I love to cook and over the last year, I’ve been keeping track of what I eat and how it affects my body’s energy level and mental capacity. It’s been a fun and delicious experiment.
Here’s what has worked for me:
- Plenty of protein. Protein is great because it processes slowly – slower than carbs – so that means it provides a long-lasting boost. Chicken is my tasty protein source of choice.
- Cutting the carbs. Carbs provide a quick energy boost, but they turn into sugar when processed. Whatever is not used turns into fat.
- Going green. I try to eat something green – broccoli, green beans, salad – at every meal. Mint Oreos unfortunately do not count.
- Sweet on supplements. I take fish oil pills, rich in omega-3 fatty acids that are good for brain function. I (and my family) like it when my brain functions, so I take 4 pills a day. I especially make sure to take them before my reading and writing time in the morning.
- Junking the junk food. I’ve kicked soft drinks, sugary cereals, chocolate, and processed foods to the curb. If you have kids (or are one), you’ve probably seen how sugar can take them to another level of hyperactivity, whether they have ADHD or not.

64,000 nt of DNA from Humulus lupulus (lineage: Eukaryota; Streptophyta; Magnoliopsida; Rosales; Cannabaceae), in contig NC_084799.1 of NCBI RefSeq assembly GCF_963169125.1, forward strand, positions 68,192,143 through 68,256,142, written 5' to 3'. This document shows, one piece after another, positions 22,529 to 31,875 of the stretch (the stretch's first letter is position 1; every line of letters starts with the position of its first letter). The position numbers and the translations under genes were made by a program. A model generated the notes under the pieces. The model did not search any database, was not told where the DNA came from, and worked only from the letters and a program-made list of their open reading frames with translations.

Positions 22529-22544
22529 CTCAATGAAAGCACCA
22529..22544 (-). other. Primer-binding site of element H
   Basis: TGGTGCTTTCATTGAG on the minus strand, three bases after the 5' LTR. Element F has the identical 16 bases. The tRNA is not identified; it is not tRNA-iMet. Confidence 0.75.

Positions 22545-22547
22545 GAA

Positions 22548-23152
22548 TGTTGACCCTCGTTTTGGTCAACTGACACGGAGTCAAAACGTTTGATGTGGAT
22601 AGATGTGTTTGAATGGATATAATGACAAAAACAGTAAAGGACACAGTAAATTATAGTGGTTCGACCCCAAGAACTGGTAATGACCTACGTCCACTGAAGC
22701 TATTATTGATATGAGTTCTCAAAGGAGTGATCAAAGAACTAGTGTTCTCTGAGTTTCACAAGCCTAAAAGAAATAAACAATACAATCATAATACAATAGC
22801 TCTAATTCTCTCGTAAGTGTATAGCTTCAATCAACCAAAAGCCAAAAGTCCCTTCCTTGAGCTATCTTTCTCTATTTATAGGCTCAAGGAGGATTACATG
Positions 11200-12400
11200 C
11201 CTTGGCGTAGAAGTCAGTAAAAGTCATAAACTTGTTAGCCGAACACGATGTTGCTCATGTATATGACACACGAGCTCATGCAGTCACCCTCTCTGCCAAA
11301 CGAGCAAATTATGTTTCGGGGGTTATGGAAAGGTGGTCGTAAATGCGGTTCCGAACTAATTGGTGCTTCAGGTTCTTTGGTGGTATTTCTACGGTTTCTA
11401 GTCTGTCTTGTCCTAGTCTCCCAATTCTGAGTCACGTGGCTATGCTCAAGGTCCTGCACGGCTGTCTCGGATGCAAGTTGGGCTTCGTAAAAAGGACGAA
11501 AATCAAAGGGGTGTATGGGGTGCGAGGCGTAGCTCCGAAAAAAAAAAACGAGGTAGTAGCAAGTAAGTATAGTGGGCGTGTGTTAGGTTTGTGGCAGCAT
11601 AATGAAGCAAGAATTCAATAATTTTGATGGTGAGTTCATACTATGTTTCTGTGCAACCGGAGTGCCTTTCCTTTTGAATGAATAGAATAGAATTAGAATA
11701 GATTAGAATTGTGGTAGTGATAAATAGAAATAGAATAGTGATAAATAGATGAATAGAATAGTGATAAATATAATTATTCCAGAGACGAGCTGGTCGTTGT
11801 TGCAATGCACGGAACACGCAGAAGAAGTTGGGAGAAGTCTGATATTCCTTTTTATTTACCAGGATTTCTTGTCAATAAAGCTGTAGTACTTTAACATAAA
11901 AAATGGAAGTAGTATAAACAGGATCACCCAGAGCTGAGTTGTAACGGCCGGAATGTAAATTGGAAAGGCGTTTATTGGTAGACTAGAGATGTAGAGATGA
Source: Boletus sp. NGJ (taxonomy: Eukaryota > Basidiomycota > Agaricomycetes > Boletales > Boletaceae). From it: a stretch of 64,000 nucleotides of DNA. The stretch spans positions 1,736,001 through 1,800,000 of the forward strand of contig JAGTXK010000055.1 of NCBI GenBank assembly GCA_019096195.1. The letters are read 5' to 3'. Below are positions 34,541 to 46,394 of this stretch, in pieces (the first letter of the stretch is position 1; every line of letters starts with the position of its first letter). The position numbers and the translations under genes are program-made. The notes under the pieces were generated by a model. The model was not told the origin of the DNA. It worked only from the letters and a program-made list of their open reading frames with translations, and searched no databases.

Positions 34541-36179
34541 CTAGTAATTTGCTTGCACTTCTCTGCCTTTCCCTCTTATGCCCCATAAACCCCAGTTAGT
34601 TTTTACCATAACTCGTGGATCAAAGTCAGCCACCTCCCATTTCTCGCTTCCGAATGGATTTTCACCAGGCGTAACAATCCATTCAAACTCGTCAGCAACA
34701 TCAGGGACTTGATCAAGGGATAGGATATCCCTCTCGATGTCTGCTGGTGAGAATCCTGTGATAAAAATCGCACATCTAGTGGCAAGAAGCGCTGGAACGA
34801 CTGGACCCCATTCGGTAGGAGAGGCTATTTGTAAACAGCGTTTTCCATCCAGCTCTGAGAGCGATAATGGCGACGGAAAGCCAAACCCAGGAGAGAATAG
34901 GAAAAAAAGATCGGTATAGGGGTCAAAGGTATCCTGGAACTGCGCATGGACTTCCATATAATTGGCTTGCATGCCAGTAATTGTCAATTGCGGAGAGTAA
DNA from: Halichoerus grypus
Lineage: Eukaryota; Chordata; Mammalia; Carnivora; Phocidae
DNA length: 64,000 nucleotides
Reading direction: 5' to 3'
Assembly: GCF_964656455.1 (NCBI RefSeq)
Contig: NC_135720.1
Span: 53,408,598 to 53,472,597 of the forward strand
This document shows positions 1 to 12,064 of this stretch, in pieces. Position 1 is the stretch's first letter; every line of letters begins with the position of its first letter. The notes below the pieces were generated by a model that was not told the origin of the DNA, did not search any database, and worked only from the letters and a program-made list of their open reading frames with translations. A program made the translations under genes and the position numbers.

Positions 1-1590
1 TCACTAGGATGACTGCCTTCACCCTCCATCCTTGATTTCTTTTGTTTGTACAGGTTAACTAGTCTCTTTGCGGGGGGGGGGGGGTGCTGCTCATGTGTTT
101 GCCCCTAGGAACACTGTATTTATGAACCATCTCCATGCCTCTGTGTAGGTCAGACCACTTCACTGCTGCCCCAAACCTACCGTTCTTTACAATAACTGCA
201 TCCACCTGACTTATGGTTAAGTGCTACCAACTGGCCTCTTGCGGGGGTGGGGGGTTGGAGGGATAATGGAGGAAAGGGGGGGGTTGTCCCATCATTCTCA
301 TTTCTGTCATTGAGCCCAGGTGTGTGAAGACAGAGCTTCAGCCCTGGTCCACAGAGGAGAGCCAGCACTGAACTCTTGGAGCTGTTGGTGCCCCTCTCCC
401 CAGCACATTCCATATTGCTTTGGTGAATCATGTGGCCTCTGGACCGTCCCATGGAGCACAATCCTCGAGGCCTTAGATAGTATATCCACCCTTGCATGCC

Before I started watching how my diet affected me, I was having a hard time. I ate cereal in the morning – even the low-sugar ones – and by 9:00 AM, I was exhausted and extremely hungry. My body burned through the carbs and left me out of gas.
It even made battling my ADHD much harder. The things that can be used to combat ADHD – like digging deep and mustering the will power – weren’t even possible because I had no energy to focus.
Learning from and changing my breakfast routine have drastically improved how my days start, which ends up making life better in general. It just shows how listening to your body a little can make a big difference.
Next time, we’ll talk about how you can apply some of my experiences to your life and diet. Regardless of how you feel about meds, an improvement in diet can be a much easier pill to swallow to treat your ADHD.